the bucket explained

Regular readers of the blog will be aware that I’ve recently been ticking items off a ‘bucket list’. (You can read previous posts on this here and here.) The term ‘bucket list’ was coined by a friend a few months ago when, upon hearing we were leaving York, said, “So, do you have a bucket list?” Our brains work in the same twisted way, so I instantly knew what he meant without having to seek clarification, but perhaps I’ve been a little too hasty to assume that your mind, dear reader, is equally twisted. So I’d better explain…a ‘bucket list’ is a list of things one hopes to do before he/she ‘kicks the bucket’ – a nicer way of saying “100 things to do before I die”, I guess. I’m not intending to die particularly soon, but my bucket list consists, instead, of the things I want to do before I leave York.

(Except…we’re now not leaving York. At least, not yet. Oh dear, that’s a long story – wait for another post to explain all that, and forget I mentioned it. Breathe. Refocus. This post is about all the fun I’ve been having in York.)

I’m a little behind on bucket list updates, I’m afraid, so there’s quite a bit to come. I’ll try and be brief, but you’ll know brevity doesn’t come naturally to me, so, you know, just warning you.

First stop was the House of the Trembling Madness. I persuaded my Tuesday Tots leaders to hold our end-of-term celebration/meeting there (I’m becoming quite the expert at steering friends towards places on my list…) and it was great. Firstly, the building is VERY old. I’m no historian, but I’d say Roman. Viking. Medieval. One of those. So the place has a great atmosphere. The food was rustic and hearty – I had a mixed platter of yummy meats, cheese, chutneys and stuff. OK, I’m winging it now – this was back in March, right? So my memory’s failing me. There was duck. And stuff. I’d go back.

Next up was the York Wheel. Now I kind of knew this would be a bit rubbish before I paid good money to experience it, but went because a) it felt like something that needed to be done, and b) Mister was keen. His little friend was keen too, so our two families managed to find a time when none of us were working (work – who am I kidding?), the kids were awake and the skies were clear, and made our little excursion. It was fine. Reasonable view of York, and we got several rotations (the thing really isn’t very big) to spot new things each time. I’m actually rubbish at spotting landmarks from a distance, although I did manage to correctly identify the Minster:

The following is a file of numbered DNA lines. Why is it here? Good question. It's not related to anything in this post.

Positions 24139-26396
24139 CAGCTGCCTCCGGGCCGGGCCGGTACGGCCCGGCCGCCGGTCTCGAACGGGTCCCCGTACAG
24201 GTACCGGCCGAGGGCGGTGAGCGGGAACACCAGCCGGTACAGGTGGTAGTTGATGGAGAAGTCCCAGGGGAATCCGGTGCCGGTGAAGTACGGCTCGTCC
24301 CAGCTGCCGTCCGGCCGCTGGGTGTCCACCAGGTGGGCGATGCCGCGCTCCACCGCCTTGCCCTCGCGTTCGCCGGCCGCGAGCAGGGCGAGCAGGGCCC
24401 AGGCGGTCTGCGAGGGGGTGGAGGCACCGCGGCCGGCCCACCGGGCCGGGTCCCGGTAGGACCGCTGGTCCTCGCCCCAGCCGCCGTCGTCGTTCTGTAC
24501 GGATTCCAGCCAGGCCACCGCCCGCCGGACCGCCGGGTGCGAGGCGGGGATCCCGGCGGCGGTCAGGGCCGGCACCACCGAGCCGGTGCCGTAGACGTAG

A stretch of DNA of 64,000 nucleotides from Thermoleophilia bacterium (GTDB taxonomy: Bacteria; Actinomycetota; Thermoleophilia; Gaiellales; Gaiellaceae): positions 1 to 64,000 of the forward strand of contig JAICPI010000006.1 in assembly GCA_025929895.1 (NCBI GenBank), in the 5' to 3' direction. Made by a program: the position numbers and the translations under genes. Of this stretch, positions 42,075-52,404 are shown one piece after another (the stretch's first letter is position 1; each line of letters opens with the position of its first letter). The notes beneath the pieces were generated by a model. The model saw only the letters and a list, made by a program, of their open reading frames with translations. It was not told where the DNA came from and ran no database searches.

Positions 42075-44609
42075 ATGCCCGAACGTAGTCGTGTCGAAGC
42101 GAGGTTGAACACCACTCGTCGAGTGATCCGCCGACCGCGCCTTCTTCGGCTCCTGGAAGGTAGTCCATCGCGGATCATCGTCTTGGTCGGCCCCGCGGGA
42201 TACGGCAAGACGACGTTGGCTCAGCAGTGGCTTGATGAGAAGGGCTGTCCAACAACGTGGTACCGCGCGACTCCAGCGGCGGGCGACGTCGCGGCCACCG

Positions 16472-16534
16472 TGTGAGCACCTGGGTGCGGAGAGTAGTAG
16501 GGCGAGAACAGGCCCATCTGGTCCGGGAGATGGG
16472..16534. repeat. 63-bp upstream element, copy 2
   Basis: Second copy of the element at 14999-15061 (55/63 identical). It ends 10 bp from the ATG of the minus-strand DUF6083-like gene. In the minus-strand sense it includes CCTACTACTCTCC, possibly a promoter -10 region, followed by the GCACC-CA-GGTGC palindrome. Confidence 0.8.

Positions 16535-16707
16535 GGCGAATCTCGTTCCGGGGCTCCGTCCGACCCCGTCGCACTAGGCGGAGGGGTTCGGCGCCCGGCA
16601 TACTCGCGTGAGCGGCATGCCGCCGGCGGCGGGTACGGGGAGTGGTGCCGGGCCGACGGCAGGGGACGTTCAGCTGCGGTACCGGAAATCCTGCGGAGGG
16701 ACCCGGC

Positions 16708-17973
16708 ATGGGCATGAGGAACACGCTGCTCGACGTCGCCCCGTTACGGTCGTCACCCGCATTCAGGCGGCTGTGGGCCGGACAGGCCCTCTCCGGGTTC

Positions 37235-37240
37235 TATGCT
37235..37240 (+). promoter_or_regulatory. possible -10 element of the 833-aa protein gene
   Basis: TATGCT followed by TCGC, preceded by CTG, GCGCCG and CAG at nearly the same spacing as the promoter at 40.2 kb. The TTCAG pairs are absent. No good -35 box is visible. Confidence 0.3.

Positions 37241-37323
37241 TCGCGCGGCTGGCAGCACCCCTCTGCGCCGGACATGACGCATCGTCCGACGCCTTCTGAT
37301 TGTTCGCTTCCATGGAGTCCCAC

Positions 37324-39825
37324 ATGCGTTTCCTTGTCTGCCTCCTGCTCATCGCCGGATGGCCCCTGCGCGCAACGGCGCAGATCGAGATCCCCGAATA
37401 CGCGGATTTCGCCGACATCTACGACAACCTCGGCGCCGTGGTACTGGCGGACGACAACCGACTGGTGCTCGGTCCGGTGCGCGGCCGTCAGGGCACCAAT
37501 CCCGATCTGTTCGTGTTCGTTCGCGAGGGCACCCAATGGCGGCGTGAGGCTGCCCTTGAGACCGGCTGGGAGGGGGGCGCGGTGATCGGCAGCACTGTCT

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Thirdly, we took a walk on the North York Moors. My bro and his family came to stay;  he insisted that they help me tick off some more of my bucket list, and then, in a roundabout sort of way, rejected all my suggestions. It might have been a more efficient use of our first evening together for him to outline his plans first-off, rather than discuss options for two hours before landing with his – but he’s a kindly fellow, and not taken to overtly forcing his views on anyone. But he got his way. So, the following day, we set out for Dalby Forest.

Finding a walk suitable for four kids aged 10, 9, 3 and 1, with enough interesting features to keep their attention (rather than resorting to “Look! There’s the sky!” every 30 seconds) and small enough distance to piggy-back the 3-year-old if he needs it, is so tantalizingly impossible it’s pretty much laughable. But the walk we did, just a small number of miles (again, this was April, so forgive the fuzziness), and with interesting rock formations along the way, cut the mustard. (Thank the Lord for precious people who put walks on t’Internet for mere mortals who haven’t got a clue.)

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There was also an interestingly-shaped tree, which always makes life better:

Joel with Uncle "I don't mind where we go, as long as it's Dalby Forest" Colin
Mister with Uncle “I don’t mind where we go, as long as it’s Dalby Forest” Colin